Source: The Whitehouse Consultancy
Health Minister Lord Hunt today called for a round of further discussions into the proposed EU Directive on Traditional Herbal Medicinal Products by extending the Medicines Control Agency's (MCA) consultation exercise on the regulatory initiative.
Speaking to a conference of the Health Food Manufacturers Association, Lord Hunt said that he was looking for greater dialogue between the MCA and the herbal sector and hoped that extending the consultation period would allow those with concerns to provide the MCA with further information to illuminate their case.
A series of meetings with representatives of interested groups is also to take place in July to ensure that a wide span of views on the Directive will be heard.
Lord Hunt said:
"The clear message we are receiving from many respondents, including representatives of small UK manufacturers of traditional remedies and herbal practitioners, is that the Directive is needed to ensure adequate safety and quality standards and to give consumers systematic information about the safe use of the product.
"However, the consultation has identified specific concerns which we need to explore in greater depth. Parts of the health food sector in particular have indicated their fears that the Directive could have a detrimental affect on the availability of products. We want to allow them more time so that they can provide specific evidence to the MCA."
Lord Hunt asked those who were concerned about the impact of the Directive to provide specific information in three areas:
- Quality and manufacturing standards. A range of respondents, including representatives of small UK manufacturers of traditional herbal remedies, have said that the standards are necessary and achievable - while others are arguing that the proposals are over-regulatory. Lord Hunt asked those with concerns to provide MCA with details of which of the proposed standards they regarded as unnecessary or over-regulatory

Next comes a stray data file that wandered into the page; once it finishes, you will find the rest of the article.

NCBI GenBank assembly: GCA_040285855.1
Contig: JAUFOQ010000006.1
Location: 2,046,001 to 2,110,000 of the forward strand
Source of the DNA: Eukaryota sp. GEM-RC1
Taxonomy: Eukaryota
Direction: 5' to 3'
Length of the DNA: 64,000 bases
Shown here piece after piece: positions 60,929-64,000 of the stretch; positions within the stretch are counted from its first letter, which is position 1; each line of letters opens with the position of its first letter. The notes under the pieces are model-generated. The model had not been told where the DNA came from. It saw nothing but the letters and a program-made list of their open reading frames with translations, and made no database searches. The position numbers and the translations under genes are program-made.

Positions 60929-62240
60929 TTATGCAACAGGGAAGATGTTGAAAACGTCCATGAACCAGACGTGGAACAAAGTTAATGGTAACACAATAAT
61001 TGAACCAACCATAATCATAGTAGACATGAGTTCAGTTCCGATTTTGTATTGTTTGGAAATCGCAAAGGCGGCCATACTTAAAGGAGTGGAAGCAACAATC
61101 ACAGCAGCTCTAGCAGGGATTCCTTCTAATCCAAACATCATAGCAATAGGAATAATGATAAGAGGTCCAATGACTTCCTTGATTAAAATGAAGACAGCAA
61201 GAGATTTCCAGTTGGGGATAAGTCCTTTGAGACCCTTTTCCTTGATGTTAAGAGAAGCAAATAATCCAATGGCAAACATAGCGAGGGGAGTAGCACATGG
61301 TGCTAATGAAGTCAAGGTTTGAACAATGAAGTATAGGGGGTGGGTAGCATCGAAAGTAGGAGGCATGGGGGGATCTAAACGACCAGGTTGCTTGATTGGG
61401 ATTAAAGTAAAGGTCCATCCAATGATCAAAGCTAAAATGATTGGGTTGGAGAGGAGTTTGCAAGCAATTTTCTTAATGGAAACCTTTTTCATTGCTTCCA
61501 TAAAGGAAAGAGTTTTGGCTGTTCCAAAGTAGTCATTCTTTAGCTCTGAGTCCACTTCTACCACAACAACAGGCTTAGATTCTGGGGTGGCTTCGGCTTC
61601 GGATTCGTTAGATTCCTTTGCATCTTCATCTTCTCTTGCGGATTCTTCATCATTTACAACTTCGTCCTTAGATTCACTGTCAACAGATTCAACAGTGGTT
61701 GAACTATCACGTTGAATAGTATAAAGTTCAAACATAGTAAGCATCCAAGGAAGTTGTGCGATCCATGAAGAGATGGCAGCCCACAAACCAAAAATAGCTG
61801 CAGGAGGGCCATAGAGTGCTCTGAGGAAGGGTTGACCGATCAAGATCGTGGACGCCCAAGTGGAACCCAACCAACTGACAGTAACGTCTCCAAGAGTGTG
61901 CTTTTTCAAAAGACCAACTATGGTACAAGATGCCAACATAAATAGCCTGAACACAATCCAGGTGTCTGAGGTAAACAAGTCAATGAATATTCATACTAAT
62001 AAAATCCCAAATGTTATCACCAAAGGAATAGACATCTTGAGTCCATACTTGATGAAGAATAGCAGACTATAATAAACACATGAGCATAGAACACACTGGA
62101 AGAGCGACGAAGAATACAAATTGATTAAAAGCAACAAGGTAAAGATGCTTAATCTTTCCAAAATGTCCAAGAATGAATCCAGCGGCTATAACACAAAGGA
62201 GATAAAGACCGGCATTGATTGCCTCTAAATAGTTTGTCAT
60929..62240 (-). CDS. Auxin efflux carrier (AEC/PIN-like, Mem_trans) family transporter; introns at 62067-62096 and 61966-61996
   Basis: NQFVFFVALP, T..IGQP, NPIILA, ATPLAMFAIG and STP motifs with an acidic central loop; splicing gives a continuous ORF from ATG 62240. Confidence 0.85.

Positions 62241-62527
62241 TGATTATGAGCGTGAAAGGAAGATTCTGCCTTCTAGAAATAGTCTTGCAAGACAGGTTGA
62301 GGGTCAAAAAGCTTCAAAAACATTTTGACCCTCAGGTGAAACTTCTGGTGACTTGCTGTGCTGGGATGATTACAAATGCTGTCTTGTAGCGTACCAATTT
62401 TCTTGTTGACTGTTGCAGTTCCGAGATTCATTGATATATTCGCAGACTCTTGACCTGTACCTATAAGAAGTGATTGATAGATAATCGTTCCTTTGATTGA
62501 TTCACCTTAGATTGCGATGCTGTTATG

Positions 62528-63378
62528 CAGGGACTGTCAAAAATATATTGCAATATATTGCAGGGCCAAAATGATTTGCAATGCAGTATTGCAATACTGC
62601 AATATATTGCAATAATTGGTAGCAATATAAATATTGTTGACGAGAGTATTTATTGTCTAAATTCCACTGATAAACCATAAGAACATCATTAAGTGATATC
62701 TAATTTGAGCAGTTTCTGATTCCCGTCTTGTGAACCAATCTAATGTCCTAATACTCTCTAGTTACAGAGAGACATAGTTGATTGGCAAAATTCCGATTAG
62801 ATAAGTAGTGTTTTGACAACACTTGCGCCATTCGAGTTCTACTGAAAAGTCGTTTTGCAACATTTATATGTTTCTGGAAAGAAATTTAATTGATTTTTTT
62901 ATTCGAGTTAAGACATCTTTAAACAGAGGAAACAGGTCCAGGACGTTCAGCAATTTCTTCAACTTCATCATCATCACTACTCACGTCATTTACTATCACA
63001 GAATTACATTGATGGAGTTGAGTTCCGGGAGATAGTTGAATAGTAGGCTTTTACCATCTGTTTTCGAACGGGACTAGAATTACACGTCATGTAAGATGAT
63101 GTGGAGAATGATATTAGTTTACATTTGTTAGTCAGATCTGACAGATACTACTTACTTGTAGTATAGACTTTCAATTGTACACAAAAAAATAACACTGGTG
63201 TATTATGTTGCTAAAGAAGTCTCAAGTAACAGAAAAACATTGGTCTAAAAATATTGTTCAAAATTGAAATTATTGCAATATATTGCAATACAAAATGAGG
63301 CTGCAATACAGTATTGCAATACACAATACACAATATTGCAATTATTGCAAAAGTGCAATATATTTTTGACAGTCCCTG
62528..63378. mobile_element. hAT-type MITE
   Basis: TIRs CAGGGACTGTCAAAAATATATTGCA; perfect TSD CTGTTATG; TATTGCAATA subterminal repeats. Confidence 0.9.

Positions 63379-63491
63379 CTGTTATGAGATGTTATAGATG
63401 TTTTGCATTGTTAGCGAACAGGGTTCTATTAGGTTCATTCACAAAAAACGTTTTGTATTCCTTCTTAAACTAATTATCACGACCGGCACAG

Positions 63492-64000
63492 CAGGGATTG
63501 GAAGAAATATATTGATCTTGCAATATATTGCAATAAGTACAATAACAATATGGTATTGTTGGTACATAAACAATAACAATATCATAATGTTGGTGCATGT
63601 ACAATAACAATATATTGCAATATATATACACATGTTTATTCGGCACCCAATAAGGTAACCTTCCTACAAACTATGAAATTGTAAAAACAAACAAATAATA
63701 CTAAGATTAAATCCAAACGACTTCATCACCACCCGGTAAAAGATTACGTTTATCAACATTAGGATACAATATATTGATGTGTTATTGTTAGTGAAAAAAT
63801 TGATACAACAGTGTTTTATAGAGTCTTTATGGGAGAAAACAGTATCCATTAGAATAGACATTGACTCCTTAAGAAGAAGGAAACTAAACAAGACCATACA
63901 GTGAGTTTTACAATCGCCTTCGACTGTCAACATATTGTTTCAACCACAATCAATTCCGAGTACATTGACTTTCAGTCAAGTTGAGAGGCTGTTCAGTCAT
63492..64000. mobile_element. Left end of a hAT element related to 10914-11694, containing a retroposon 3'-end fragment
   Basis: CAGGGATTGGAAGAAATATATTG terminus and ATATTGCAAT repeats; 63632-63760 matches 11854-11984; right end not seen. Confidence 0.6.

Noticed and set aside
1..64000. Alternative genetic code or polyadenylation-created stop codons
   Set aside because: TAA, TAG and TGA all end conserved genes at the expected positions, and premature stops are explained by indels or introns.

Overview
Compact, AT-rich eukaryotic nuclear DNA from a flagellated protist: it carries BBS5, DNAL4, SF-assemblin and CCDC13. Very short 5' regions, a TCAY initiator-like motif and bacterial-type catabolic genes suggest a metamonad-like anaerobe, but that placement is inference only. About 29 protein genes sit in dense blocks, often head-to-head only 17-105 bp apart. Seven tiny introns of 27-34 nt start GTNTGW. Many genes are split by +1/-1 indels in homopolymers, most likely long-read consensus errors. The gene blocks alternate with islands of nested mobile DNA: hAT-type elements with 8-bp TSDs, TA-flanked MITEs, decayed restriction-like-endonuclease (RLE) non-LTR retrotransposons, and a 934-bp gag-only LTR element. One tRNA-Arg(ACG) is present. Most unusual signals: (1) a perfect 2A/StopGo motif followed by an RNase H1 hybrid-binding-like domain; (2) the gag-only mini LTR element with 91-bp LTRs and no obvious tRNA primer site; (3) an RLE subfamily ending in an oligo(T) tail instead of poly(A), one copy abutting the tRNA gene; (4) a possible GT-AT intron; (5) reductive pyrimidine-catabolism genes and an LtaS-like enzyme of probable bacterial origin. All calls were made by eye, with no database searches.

- Non European traditional herbal remedies. Lord Hunt indicated that the UK will press for greater flexibility in the Directive to take account of non European traditions. He asked the trade associations for specific details of any herbal remedies currently legally on the UK market which might be affected by the provision in the draft Directive requiring traditional remedies from outside the EU to have at least 15 years use in the EU
- Existing unlicensed herbal remedies on the UK market. A great many herbal remedies on the UK market should be able to demonstrate traditional use as defined in the Directive. But Lord Hunt noted the concerns expressed that some herbal remedies, currently legally on the UK market might fall outside the scope of the Directive. Trade associations are asked to send the MCA examples of any products which might fall into this category.
During consultation a number of respondents have called for a new legislative provision to allow herbal/nutrient combination medicines without the need for a product licence.
Lord Hunt recognised the strength of feeling on this issue and said that he would look carefully at the points raised. However, he warned against a "pick and mix" approach to different herbal medicines in new products, because interactions may occur.
"Companies wishing to mix herbal medicines together in different ways should do so either on the basis of proving their efficacy and safety or on the basis of evidence of long usage, for example by herbal practitioners.
"I undertake to look very carefully in the coming weeks at the various representations and suggestions which have been made on the issue of herbal nutrient combinations in relation to products which are correctly classified as medicines."
Notes for editors
1. The MCA's consultation exercise on the European Commission's proposals for a Directive on Traditional Herbal Medicinal Products (MLX 283) began in March 2002. It will now be kept open until July 31.
2. For media enquiries only, please contact David Daley in the Department of Health Media Centre on 020 7210 5656.